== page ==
Volkswagen investors prepare legal battle over trading losses
Dozens of large shareholders in Volkswagen (VW) plan to sue the carmaker in a German court, seeking compensation for the plunge in its shares due to its emissions test cheating scandal.
Law firm Nieding + Barth said yesterday it would lodge a case with a regional court in the Germany city of Brunswick this week, seeking hundreds of millions of euro in damages on behalf of 66 institutional investors from the United States and Britain.
"On top of that, we collected several thousands of private investors. Therefore we think we are the biggest platform for suits against VW in Germany," said Klaus Nieding of Nieding + Barth.
VW's shares have lost almost a third of their value, or about €22bn, since it admitted in September to misleading US regulators about emissions with the help of engine control software.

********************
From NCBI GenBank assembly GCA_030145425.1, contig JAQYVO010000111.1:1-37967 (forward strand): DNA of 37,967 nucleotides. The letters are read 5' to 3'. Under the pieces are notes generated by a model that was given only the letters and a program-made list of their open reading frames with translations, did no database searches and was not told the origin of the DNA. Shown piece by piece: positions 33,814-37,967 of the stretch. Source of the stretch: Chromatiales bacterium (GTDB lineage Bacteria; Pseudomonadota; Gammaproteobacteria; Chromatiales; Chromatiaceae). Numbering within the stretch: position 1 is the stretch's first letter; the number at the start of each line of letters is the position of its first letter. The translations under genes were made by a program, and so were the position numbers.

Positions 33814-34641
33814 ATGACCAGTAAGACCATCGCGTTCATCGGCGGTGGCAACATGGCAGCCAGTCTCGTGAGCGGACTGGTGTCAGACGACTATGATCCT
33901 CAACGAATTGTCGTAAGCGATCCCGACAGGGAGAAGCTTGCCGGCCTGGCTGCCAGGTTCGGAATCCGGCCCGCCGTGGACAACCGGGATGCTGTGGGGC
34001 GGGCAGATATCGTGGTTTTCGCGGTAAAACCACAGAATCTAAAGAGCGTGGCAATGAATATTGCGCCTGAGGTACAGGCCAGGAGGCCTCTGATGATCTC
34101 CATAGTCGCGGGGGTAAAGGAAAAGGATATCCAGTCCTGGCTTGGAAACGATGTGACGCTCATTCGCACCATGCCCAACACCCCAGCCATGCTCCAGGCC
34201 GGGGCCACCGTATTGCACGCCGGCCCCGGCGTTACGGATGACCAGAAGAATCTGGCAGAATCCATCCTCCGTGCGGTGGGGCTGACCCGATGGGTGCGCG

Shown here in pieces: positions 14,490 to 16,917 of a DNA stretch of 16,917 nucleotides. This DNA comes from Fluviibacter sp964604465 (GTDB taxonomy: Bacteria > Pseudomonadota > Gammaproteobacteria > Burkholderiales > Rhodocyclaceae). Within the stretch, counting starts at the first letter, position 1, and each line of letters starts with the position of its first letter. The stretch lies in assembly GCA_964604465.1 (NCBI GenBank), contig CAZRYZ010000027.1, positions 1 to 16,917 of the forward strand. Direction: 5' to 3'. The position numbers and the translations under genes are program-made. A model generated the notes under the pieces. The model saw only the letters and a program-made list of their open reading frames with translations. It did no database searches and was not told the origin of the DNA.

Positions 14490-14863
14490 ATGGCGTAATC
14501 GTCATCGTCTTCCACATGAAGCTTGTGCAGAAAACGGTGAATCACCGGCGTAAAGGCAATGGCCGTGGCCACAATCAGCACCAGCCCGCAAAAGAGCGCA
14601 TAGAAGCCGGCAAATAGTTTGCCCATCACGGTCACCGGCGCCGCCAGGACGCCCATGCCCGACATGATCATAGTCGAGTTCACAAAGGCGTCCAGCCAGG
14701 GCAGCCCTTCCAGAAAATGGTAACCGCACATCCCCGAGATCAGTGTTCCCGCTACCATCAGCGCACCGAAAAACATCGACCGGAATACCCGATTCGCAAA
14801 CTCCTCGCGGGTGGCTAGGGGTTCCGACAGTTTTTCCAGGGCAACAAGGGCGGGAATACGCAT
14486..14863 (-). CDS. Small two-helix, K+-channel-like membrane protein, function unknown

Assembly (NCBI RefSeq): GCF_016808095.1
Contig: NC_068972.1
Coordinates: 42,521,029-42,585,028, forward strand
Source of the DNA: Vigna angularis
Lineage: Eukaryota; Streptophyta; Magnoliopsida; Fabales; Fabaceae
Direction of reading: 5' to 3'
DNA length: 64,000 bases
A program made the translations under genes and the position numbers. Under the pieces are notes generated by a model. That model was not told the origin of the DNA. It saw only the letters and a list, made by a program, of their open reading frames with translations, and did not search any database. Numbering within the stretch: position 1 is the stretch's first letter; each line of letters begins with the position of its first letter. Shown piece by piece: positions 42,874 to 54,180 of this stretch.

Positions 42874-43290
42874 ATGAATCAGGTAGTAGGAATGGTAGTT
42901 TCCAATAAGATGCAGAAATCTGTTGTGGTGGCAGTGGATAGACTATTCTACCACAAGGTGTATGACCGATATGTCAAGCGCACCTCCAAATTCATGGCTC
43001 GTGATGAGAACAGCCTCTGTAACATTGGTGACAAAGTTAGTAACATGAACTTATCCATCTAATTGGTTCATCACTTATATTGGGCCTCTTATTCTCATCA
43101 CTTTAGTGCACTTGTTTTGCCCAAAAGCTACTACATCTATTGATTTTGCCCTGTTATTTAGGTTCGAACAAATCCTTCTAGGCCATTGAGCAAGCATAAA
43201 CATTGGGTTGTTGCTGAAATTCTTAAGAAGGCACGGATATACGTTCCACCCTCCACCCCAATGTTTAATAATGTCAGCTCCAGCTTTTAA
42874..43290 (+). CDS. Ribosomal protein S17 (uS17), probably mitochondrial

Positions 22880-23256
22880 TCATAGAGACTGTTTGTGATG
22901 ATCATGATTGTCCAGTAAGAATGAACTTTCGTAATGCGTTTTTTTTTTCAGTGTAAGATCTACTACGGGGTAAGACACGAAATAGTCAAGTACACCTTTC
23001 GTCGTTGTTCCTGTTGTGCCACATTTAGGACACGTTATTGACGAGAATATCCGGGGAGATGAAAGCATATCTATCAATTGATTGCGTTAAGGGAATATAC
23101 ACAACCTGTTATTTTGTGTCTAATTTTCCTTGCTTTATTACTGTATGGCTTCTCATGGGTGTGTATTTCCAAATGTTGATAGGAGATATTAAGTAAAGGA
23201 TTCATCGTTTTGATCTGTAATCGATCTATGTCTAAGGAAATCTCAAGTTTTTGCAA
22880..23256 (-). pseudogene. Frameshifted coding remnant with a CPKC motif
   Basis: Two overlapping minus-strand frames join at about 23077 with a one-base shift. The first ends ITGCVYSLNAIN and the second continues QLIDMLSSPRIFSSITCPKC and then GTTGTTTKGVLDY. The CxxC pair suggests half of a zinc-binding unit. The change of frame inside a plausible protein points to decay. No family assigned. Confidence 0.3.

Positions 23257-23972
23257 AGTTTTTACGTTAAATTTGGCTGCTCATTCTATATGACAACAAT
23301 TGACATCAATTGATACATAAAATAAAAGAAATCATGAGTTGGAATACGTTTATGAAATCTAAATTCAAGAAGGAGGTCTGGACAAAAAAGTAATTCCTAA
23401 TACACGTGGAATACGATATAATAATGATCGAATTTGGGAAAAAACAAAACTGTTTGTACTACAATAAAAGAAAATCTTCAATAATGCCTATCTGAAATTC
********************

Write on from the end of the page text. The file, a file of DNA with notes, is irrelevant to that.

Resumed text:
The law firm plans to use so-called capital market model claims, a German legal procedure which uses court rulings won by individual investors as templates to set damages for others that are equally affected.
VW, which declined to comment, faces a legal onslaught on several fronts.
US car owners are expected to seek billions of dollars in damages, while the US Justice Department has sued VW for up to $46bm under the country's Clean Air Act.
Nieding + Barth said it would argue that VW had been aware of its violation of diesel emissions rules before its first statement on the matter in September.
German markets watchdog Bafin said a probe into whether VW breached disclosure rules was so complex it would likely take several more months. (Reuters)